"______, wilt thou have this woman/man to be thy wedded wife/husband to live together after God's ordinance in the Holy Estate of matrimony? Wilt thou love her/him? Comfort her/him, honor and keep her/him, in sickness and in health, and forsaking all other keep thee only unto her/him as long as you both shall live?"

"In the name of God, I, ______, take you, ______, to be my wife/husband, to have and to hold from this day forward, for better, for worse, for richer, for poorer, in sickness and health, to love and to cherish, until we are parted by death. This is my solemn vow."

 

Marriages are not traditionally celebrated in Advent and in Lent because these are

penitential seasons during which times festive liturgies, such as weddings, are not
appropriate.

 

If you would like to get married at St John's, it is important to meet with the Rector to discuss your circumstances.  You can also download our Wedding brochure or call the Parish Office for additional information.

 

            

 

Burial

 

Burial of the dead, although not a sacrament, is a time to utilize the pastoral and liturgical ministry of the Church.  According to the Book of Common Prayer, the liturgy for the dead is an Easter liturgy.  It finds its meaning in the resurrection.  The Prayer Book also reminds us that "the very love we have for each other in Christ brings deep sorrow when we are parted by death."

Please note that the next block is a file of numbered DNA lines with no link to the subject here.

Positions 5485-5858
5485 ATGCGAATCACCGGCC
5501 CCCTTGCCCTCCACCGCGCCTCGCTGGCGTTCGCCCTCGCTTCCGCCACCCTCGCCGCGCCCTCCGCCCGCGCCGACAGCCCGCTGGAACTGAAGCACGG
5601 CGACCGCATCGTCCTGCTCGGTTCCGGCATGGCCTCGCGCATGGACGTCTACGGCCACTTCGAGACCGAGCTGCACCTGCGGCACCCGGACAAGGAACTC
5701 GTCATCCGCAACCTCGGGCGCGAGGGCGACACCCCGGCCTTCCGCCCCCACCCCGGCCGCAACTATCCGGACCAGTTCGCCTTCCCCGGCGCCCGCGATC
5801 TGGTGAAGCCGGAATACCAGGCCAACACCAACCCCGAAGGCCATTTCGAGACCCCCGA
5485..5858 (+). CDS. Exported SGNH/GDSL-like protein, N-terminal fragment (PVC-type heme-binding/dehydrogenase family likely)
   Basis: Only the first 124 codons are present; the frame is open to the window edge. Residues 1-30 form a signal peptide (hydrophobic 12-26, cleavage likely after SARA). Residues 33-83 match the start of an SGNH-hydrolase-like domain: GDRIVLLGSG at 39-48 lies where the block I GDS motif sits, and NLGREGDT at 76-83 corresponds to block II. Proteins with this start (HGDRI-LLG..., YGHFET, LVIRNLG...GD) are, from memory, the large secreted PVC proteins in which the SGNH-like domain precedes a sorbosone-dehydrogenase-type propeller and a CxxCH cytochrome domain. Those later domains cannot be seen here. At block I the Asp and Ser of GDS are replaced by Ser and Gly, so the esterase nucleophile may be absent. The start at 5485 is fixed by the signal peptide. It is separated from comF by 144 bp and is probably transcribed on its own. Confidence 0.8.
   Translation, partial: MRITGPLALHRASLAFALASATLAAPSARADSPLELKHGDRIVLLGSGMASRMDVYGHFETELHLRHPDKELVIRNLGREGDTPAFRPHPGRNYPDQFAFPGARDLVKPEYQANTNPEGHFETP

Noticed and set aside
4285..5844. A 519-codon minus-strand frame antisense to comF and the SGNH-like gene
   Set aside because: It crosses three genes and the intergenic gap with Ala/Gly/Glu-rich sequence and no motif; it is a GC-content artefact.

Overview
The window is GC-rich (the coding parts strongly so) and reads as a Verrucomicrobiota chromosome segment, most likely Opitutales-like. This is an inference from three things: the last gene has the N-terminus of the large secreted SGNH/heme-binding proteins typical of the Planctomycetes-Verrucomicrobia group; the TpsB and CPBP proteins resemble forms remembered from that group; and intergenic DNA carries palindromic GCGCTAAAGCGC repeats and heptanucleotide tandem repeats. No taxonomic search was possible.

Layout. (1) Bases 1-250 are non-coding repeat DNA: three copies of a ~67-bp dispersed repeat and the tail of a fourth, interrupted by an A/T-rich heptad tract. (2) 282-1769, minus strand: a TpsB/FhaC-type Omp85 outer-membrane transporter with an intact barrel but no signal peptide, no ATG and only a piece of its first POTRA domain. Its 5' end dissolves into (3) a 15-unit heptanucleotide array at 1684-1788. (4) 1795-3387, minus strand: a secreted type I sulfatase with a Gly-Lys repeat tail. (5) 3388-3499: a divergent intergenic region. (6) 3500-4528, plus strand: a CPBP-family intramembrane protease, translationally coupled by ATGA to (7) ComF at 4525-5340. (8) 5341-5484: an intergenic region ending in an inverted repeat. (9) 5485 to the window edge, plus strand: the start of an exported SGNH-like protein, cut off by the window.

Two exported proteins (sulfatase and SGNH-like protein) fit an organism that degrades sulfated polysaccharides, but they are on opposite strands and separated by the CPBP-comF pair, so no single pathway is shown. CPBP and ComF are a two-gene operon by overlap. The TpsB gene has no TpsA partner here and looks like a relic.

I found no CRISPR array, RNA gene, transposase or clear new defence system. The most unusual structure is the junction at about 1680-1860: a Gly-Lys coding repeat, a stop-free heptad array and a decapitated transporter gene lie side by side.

The clergy at St John's is prepared to engage in the planning of funerals or memorial services.  Please do not hesitate to contact the clergy at the news of the death of a loved one.

 

Within the church, to the right of the altar, and behind locked wooden doors is the church Columbarium where the ashes of the dead, encased in urns, may be put as a final resting place. Space is available in the Columbarium; please contact the Parish Office for more information.